The following article, From Architecture To Food Delivery: The Journey Of Caviar's Founder, was first published on Flag And Cross.
Shawn Tsao initially envisioned a career in architecture, but his path took a dramatic turn when he and his close friends from the University of California, Berkeley, ventured into the food industry.
Their first attempt was a daily deals app, but it didn’t resonate.
Their futures depended on a fateful encounter they had in a bar on the campus of the University of California, Berkeley at the end of 2011 when they had to decide whether to stick it out together and try a fresh idea or go their separate ways and hunt for work.
“After a couple of beers, we decided we were going to continue this startup journey and come up with something new,” said Tsao.
A pivotal conversation reshaped their direction, leading to the birth of Caviar.
It was the simple craving for a sandwich from Ike’s Place that ignited the idea. Instead of emulating the “Groupon for food” model, Tsao and his pals envisioned becoming the “Uber for food.”
Caviar’s unique proposition was its collaboration with restaurants that lacked delivery services, offering a curated food delivery experience.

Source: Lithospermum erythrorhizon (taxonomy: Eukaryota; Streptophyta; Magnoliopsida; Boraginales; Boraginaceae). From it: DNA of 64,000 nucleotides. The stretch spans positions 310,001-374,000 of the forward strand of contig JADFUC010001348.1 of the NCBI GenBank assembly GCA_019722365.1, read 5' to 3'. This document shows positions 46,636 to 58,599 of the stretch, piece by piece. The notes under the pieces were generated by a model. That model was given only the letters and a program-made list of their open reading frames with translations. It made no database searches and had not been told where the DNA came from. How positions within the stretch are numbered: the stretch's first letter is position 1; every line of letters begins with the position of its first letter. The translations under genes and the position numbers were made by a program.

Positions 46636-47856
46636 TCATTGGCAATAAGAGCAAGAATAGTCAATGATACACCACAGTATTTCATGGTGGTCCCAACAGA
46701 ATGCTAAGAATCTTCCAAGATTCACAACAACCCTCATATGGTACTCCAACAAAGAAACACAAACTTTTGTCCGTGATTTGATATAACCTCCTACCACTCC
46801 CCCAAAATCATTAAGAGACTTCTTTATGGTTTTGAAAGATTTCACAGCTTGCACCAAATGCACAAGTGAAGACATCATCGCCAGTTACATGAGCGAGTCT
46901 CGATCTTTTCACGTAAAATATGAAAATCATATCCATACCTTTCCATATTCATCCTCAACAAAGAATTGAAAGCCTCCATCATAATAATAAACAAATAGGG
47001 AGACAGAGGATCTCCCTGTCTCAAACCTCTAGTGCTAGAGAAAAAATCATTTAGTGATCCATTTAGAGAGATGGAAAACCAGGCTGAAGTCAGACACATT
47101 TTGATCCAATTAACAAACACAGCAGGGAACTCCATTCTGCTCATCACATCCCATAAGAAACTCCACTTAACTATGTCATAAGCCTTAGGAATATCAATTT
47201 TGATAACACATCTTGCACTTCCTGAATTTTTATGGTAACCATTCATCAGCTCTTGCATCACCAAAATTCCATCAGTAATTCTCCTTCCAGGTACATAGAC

Tsao realized that if Caviar could sign, say, the “best burger or best taco” in the neighborhood, customers would start talking.
By 2014, Caviar’s rapid ascent caught the eye of Jack Dorsey’s payment platform, Square (now rebranded as Block).
Square acquired Caviar in an all-stock deal for a reported $90 million, and then flipped it to DoorDash for $410 million.
“A lot of the best companies solve the simplest of problems,” said Tsao in media reports.
“For us, it was: Give me a sandwich,” said Tsao.
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Edited by Miriam Onyango and Newsdesk Manager
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